When: 2012-01-04

Collection location: Mitterriegel, Marz, Bezirk Mattersburg, Burgenland, Austria [Click for map]

Who: Gerhard Koller (Gerhard)

No specimen available

Sorry for bad quality, but photos were taken at night at home after a long day of microscope work. I hope to not forget to take pictures of this species in full daylight when I next find it. It is quite rare and seems mostly to grow on Pinus in Europe. Characteristic are the sinuous pores, the whitish to creamish fruitbody and usually growth high up in the crown of the tree on rather small twigs that come to the ground by wind breaking, rot or the like.

Species Lists


Proposed Names

-86% (1)
Recognized by sight
Used references
Based on microscopic features
86% (1)
Recognized by sight: Irene is right.
Used references
Based on microscopic features

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= Observer’s choice
= Current consensus


Add Comment
So I just think
By: Gerhard Koller (Gerhard)
2012-01-05 05:01:47 PST (-0800)

I will make a few better photos now :)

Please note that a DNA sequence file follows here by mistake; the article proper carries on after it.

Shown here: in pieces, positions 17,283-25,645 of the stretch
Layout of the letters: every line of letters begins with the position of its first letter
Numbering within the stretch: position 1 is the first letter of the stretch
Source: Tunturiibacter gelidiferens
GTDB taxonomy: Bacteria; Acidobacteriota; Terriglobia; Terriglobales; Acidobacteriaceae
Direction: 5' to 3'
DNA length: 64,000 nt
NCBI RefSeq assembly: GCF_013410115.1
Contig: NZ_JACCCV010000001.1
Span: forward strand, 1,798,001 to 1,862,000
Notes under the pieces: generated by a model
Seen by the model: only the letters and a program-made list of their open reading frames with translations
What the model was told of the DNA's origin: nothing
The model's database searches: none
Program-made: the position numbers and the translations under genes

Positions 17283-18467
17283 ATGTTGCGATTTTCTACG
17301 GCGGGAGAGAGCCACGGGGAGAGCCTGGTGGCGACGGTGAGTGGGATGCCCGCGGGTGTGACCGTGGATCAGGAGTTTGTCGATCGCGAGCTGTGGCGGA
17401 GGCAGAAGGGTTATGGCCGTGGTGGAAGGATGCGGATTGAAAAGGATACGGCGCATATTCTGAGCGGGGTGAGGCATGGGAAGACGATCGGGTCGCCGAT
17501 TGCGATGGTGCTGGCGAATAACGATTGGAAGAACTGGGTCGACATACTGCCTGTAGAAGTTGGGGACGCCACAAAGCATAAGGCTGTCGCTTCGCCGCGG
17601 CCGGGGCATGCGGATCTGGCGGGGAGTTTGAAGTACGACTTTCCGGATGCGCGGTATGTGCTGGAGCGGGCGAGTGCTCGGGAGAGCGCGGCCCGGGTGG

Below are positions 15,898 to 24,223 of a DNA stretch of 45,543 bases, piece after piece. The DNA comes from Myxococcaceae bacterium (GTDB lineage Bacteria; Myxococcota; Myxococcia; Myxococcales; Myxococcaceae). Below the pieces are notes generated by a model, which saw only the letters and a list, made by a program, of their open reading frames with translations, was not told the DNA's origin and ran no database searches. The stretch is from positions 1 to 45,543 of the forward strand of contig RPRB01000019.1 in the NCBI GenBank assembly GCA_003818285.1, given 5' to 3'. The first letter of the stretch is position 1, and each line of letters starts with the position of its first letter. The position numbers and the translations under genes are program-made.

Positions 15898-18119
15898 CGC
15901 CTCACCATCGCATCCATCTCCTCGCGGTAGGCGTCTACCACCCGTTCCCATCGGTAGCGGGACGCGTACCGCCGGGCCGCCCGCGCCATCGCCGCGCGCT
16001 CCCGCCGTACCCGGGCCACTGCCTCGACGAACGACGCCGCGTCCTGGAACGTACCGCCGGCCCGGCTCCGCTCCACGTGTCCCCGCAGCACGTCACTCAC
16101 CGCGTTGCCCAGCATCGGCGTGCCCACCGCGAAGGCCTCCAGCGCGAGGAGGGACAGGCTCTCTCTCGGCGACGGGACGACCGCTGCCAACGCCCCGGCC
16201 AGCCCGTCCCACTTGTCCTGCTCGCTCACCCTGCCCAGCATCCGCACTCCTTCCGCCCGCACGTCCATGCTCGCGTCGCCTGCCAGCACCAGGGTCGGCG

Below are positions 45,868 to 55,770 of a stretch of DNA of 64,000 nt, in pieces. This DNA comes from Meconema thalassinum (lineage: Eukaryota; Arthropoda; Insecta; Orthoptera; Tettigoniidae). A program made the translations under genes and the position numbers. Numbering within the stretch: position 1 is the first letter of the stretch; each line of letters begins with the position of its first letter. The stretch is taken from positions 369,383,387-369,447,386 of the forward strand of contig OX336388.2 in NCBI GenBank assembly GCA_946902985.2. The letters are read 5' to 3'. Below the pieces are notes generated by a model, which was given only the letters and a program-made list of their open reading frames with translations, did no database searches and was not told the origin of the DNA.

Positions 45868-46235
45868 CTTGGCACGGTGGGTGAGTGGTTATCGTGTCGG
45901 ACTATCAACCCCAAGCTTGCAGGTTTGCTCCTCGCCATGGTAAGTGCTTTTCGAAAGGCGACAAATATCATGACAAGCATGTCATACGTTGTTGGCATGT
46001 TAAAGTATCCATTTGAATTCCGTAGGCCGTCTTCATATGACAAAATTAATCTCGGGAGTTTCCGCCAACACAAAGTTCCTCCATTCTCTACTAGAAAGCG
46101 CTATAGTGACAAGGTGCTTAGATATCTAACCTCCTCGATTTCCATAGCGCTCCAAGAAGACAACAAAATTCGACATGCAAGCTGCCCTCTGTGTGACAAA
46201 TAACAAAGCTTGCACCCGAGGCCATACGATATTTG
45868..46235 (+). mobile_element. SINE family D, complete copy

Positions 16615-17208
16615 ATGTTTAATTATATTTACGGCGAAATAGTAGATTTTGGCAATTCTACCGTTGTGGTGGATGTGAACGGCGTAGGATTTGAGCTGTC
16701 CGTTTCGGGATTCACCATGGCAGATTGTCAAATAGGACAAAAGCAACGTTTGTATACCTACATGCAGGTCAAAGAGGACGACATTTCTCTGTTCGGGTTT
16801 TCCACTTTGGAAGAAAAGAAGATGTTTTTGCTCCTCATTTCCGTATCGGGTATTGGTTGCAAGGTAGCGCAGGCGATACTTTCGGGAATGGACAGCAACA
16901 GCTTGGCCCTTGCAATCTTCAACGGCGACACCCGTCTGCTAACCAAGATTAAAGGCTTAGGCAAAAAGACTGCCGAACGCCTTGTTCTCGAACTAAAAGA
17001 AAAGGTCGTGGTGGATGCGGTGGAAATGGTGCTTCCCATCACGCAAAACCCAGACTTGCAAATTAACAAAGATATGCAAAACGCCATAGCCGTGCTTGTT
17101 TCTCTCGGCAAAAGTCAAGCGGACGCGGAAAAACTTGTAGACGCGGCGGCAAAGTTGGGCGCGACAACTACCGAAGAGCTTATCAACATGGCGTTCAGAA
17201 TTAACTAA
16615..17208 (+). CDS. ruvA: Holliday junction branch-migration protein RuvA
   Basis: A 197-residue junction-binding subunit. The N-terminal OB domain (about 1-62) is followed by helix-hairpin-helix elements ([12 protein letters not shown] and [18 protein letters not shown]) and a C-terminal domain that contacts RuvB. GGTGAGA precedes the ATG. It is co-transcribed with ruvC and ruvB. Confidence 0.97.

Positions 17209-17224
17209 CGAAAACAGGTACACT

By: Gerhard Koller (Gerhard)
2012-01-05 05:01:18 PST (-0800)

But I have found it a few times before. Near this place and where I live there is a former fitness parcours that is growing into a wilderness where I find many rare species. But I agree: in the last years this species is getting rare again.
Most places are extinct.
I kept this one outside in hope it will start to sporulate when weather conditions are getting better.

I guessed so
By: Irene Andersson (irenea)
2012-01-05 04:36:37 PST (-0800)

I didn’t think that you’d mix up the species. It’s not something you see every day, so I must congratulate! I have only found it once, in 1993…

I think you are right
By: Gerhard Koller (Gerhard)
2012-01-05 04:01:13 PST (-0800)

I messed up names. I always mess up ramentacea and sinuosa.

Are you sure
By: Irene Andersson (irenea)
2012-01-05 03:59:12 PST (-0800)

about sinuosa? It’s a common, widely resupinate species on conifer logs.

I think this looks more like Antrodia ramentacea (rare and smallish), reminding of heteromorpha, but resupinate and almost exclusively on pine.